Driving simulators are a great tool for driver training

Driving instructors sometimes hesitate to use a simulator when training drivers. Some students prefer to drive a real car for their initial training, while others see a simulator more as a game. A research driving simulator is not a game, but it can help you to learn the skills needed to drive safely.

A simulator that is well designed and functional will focus on traffic rules, traffic participation and managing traffic in realistic situations. These skills are what are most difficult to master in a learner-car. The following are some of the properties of a driving simulator.

* Skills are taught in such a manner that there is no mental overload. The training focuses on the automation of driving tasks like gear changing, turning lanes, steering techniques, scanning for intersections, negotiating roundabouts and entering highways.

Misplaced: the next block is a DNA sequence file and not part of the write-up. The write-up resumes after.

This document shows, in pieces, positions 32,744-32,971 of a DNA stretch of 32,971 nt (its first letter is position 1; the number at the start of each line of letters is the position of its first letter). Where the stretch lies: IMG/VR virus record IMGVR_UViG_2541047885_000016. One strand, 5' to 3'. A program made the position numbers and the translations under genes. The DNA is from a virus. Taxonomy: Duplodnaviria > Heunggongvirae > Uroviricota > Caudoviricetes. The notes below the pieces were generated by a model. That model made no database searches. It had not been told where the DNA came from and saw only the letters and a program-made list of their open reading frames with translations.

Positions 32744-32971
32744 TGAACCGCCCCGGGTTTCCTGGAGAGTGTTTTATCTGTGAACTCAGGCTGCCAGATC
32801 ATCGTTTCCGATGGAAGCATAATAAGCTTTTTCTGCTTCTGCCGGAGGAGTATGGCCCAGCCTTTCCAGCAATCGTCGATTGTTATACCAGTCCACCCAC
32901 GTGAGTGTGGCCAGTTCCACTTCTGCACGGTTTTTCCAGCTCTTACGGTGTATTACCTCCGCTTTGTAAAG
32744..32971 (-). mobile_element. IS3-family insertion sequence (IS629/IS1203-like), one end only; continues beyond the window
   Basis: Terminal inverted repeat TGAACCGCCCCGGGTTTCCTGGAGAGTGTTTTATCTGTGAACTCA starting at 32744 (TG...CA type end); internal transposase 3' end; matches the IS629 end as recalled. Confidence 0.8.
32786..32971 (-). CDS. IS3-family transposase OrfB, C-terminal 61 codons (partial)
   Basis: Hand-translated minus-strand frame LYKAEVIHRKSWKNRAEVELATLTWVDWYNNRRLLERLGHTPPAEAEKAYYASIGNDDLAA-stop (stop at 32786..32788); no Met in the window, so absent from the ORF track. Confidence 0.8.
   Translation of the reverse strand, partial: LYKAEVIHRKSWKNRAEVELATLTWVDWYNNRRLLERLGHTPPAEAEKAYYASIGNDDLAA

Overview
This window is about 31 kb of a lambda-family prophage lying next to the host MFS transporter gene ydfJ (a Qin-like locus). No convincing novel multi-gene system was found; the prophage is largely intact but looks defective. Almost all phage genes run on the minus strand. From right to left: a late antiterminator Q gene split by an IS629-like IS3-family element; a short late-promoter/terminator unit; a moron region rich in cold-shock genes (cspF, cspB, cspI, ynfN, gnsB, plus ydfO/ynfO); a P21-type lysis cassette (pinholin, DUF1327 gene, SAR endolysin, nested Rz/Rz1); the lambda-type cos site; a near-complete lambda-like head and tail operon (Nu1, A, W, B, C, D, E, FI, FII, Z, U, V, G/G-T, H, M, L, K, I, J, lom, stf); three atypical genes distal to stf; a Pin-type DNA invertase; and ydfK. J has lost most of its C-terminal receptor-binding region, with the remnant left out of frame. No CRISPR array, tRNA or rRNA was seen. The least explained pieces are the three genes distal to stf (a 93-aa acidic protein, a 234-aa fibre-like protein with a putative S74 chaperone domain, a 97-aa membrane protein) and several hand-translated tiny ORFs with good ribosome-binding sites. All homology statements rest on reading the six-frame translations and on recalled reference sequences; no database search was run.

* Simulators allow trainees to experience a wide range of traffic situations within a short amount of time. You can learn specific skills in a simulator. A simulator allows the trainee to drive in a virtual environment for an hour and see more intersections than when they are driving in the real world. Visual scanning, indication and gear use, speed control, priority rules and speed control can all be practiced and evaluated as you approach each intersection. Driver safety is a major determinant in driver training.

* Instructive traffic situations can occur more often than not during lessons in a learner-car. Lessons in a simulator result in instructive situations that are well-timed and have a high training value. All trainees benefit from a simulator lesson’s guaranteed effectiveness.

* A simulator that is good has a “virtual instructor”, which continuously assesses the trainee’s behavior. It immediately provides feedback when the trainee makes an error. This provides faster feedback and allows for quicker learning.

* The simulator allows students to learn how to drive in a controlled environment that is free from stress. In the real world, errors are less serious than in simulators. Most people learn faster and more efficiently when they feel safe.